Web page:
The Cognitive Process in Translation

  The Cognitive Process in Translation Powerpoint

The Cognitive Process in Translation  The Cognitive Process in Translation Powerpoint  Theoretical FrameworkThe Cognitive Process in Translation Powerpoint

پیش نمایشی از The Cognitive Process in Translation Powerpoint


The Cognitive Process in Translation Powerpoint

Abstract

The cognitive process as an important element in both written translation and oral interpretation suggest that this area might come to be  known as “translation psychology or psycho-translation studies’’ since the cognitive process is relational to the translation process in particular and relevant to psychology in general. This research is process-oriented and therefore this process research is almost synonymous with cognitive approaches and hence the cognitive processes are always embedded in a context.

Interpreting  has long been identified as a socially situated activity as already postulated by Berk-Seligson 1990; Wadensjo 1998; Angelelli 2004, or it is referred to as the interaction between the process and context.

Taking into account the above facts, this research addresses translation as an act and event having its main focus of cognitive and mental processes since any act of translation regardless of its genre, embraces a complex mental or cognitive activity cross-connected with psycho-social interaction and context or space where the act or event takes place in.

The act of translation is therefore strongly connected with the mental or cognitive frameworks and the social contexts and hence it can be deduced that any social activity entails a complex mental process otherwise the current of discourse interrupts. In this work, I want to trace the relevancy the cognition has with translation as a socio-mental activity and that to pave the way to stimulate for new findings.

Theoretical Framework

In this  work, I have taken advantage of Fodor’s Modularity of Mind. The theory of modularity suggests that there are functionally specialized regions in the brain that are domain specific for different cognitive processes.

Based on the above theory the mind is subdivided into smaller parts called modules that can be independently created and then used in different systems. A modular organization structure can work more efficiently. We also  have   the Functional Specialization of the Brain which suggests that different areas in the brain are specialized for different functions.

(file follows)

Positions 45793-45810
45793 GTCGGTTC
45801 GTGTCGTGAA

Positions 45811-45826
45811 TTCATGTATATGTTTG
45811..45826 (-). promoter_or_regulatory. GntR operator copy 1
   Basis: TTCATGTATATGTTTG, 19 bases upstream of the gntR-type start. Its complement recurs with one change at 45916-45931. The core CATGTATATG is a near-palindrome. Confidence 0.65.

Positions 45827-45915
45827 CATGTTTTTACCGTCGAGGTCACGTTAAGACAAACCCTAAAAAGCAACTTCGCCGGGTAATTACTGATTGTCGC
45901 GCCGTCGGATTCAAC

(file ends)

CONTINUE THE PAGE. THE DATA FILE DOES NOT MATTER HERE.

Franz Joseph Gall (1758–1828) and Johann Gaspar Spurzheim (1776–1832) are best known for the idea that one’s personality could be determined by the variation of bumps on their skull, proposed that different regions in one’s brain have different functions and may very well be associated with different behaviors. 

Theory  of localization first gained scientific credence in the 1860s with Paul Broca’s discovery that damage to a specific part of the brain—the left frontal lobe—was associated with speech impairment.

Other discoveries followed: in 1874, Carl Wernicke identified the part of the brain responsible for receptive speech (the upper rear part of the left temporal lobe, known as Wernicke’s area), and in 1870 Gustav Fritsch and J. L. Hitzig found that stimulating different parts of the cerebral cortex produced movement in different areas of the body. By the beginning of the twentieth century, detailed maps were available showing the functions of the different areas of the brain.

vThe  other  Theory which I should like to synthetize with the argument, is the Equipotential Theory, which asserts that all areas of the brain are equally active in overall mental functioning. According to this theory, the effects of damage to the brain are determined by the extent rather than the location of the damage.

  Not all researchers have agreed with theories of localization, however. An influential conflicting view is the equipotential theory, which asserts that all areas of the brain are equally active in overall mental functioning.

According to this theory, the effects of damage to the brain are determined by the extent rather than the location of the damage. Early exponents of this view—including Goldstein and Lashley—believed that basic motor and sensory functions are localized, but that higher mental functions are not. There is still controversy between adherents of the localization and equipotential theories of brain function.

Some experts advocate a combination of the two theories, while others search for new alternatives, such as that proposed by J. Hughlings Jackson in 1973. Jackson claimed that the most basic skills were localized but that most complex mental functions combined these so extensively that the whole brain was actually involved in most types of behavior.


برای دسترسی به سایر پاورپوینت ها کلیک کنید

رایگان – خرید
درود بر عاشقان کودکان -سایت ما به تازگی ایجاد شده با بازدید مجدد خواهید دید که ما چقدر پیشرفت کرده ایم اگر دوست داری می تونی به ما بپیوندی
سوالی دارید؟ با ما صحبت کنید!
مکالمه را شروع کنید
سلام! برای چت در WhatsApp پرسنل پشتیبانی که میخواهید با او صحبت کنید را انتخاب کنید